Analysis: BP disaster will slow Gulf states' recovery

The BP Plc oil leak contaminating the Gulf of Mexico will muck up for years the governmental finances and economies of America's Gulf coast region.

Beyond directly sea-related sectors such as fishing and offshore energy production, the gushing oil leak is fouling other drivers of the economy like lodging, casinos, real estate and governments as the overall U.S. economy emerges from the worst recession since the 1930s.

As BP's heavy spending to stop the leak, company compensation payouts and its $20 billion escrow fund blunts some immediate financial damage, policy makers, executives, business owners and economists are beginning to gauge the disaster's long-term consequences.

The spill and its consequences, such as the federal government's deepwater-drilling moratorium, threatens coastal property values, thousands of energy sector jobs and tourism businesses reliant on pristine beaches and sparkling waters.

"Right now tax revenues are a secondary issue to the economic growth over the long term," said economist Mark McMullen of Moody's economy.com. "What's scary is: when will it bounce back? And what will be the lasting damage to the economy and government coffers?"

Looking at those questions, Mississippi's governor last week ordered economists, state tax officials, business leaders and marine experts to put aside current finance pressures and spend a year studying the ramifications of the April 20 catastrophe.

"We need a clear grasp on how this oil spill will impact the State of Mississippi and local communities for years to come," Mississippi Governor Haley Barbour said.

Even before the disaster, in the first three months of 2010, the revenue of states in the Gulf region shrank, according to a report this week from the Rockefeller Institute of Government. While all 50 state governments across America had an overall 2.5 percent rise in revenues, Louisiana, Mississippi, Alabama, Florida and Texas all showed declines in year-over-year comparisons.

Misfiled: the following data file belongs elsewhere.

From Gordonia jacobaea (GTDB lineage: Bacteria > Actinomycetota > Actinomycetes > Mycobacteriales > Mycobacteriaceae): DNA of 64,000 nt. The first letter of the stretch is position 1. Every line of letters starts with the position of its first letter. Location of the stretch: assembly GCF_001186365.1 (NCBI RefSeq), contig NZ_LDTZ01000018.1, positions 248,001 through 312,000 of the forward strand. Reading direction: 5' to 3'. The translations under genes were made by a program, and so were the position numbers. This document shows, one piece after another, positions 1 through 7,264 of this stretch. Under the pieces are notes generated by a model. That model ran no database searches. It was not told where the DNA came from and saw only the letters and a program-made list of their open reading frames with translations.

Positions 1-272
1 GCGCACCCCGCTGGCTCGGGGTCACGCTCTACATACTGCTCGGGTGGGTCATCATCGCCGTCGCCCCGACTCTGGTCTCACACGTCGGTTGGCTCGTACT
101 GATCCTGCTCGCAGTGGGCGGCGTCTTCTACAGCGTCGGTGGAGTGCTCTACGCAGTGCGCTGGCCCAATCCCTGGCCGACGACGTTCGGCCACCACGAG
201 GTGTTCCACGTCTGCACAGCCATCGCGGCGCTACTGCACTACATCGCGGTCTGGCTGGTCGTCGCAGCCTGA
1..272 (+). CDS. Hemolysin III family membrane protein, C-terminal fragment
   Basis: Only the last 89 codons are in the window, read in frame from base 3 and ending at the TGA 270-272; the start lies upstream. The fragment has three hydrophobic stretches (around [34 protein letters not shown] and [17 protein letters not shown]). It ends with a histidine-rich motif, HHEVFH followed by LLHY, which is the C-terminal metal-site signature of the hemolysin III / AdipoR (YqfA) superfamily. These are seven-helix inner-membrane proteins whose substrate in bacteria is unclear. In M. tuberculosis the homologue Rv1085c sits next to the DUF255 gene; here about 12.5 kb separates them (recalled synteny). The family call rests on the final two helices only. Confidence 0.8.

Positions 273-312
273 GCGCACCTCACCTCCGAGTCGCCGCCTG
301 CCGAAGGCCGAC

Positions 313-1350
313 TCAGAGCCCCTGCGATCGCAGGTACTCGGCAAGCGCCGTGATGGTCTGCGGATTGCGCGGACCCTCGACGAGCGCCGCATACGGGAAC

A scramble for revenue will remain feverish for the foreseeable future. The Center for Budget and Policy Priorities last month forecast states face revenue shortfalls of $140 billion in the coming fiscal year.

The projected fiscal 2011 budget gaps for Gulf states total at least $11 billion, including ones for Florida of $4.7 billion, Texas of $4.6 billion, and Louisiana at $1 billion, according to the center.

Beyond hiking taxes, lifting fees and cutting spending, some governments look to tax medical marijuana and sugared drinks. Others such as Florida are clearing the way for more gambling or casinos, at least in part to raise revenue.

In Louisiana, the Gulf state most reliant on energy businesses, the economic costs of the federal moratorium on deepwater oil drilling, in place through November 30, will be severe and long lasting, according to Eric Smith, associate director of Tulane University's Energy Institute.

Smith estimated the moratorium affects dozens of deepwater rigs that ordinarily employ as many as 10,000 crew making about $100,000 each annually, with most of those wages spent in Louisiana and nearby states.

The ripples from the moratorium may take the number of lost jobs in Louisiana to 24,000, according to Michael Hecht, head of Greater New Orleans Inc, an economic development agency.

"The economic impact from the oil spill itself, however broad and long-lasting, will likely be dwarfed by the impact from the moratorium," Hecht this week told a presidential panel investigating the disaster.

Many of the rigs, their high-paying jobs and supply requirements will move elsewhere, Smith said, and slow the region's economy for years. One big driller, Diamond Offshore Drilling, has already announced it is moving two of its five rigs in the Gulf to other regions.

The likelihood of tougher U.S. regulations after the BP disaster for Gulf offshore drilling may drive operators to send rigs to Brazil and other regions, Standard & Poor's said.

"This is a case of the regulators not understanding the business they are regulating," Smith said. "They don't understand the contracts. These things cost $500 million to $600 million to build. They need contracts. They have to operate."

In west Florida's Panhandle, an area with many tourist businesses, officials in Escambia County worry that property prices already hit by the prolonged U.S. housing market slump will fall further.

The county's property last year was appraised a total 6 percent less than a year earlier at $27.6 billion. That meant lower property tax revenue and a $24-million reduction in county spending.

Florida's tourist-dependent coastal economies stand to lose as much as 39,000 jobs and $2.2 billion or more in business because of the BP oil spill, according to University of Central Florida economist Sean Snaith.

"The idea that a great environmental disaster could become a great economic one isn't inconceivable, but neither is it a certainty," S&P said last week in a report that concluded state and local governments were so far managing the BP leak ably.

[Source: By Michael Connor, Reuters, Miami, 16jul10]

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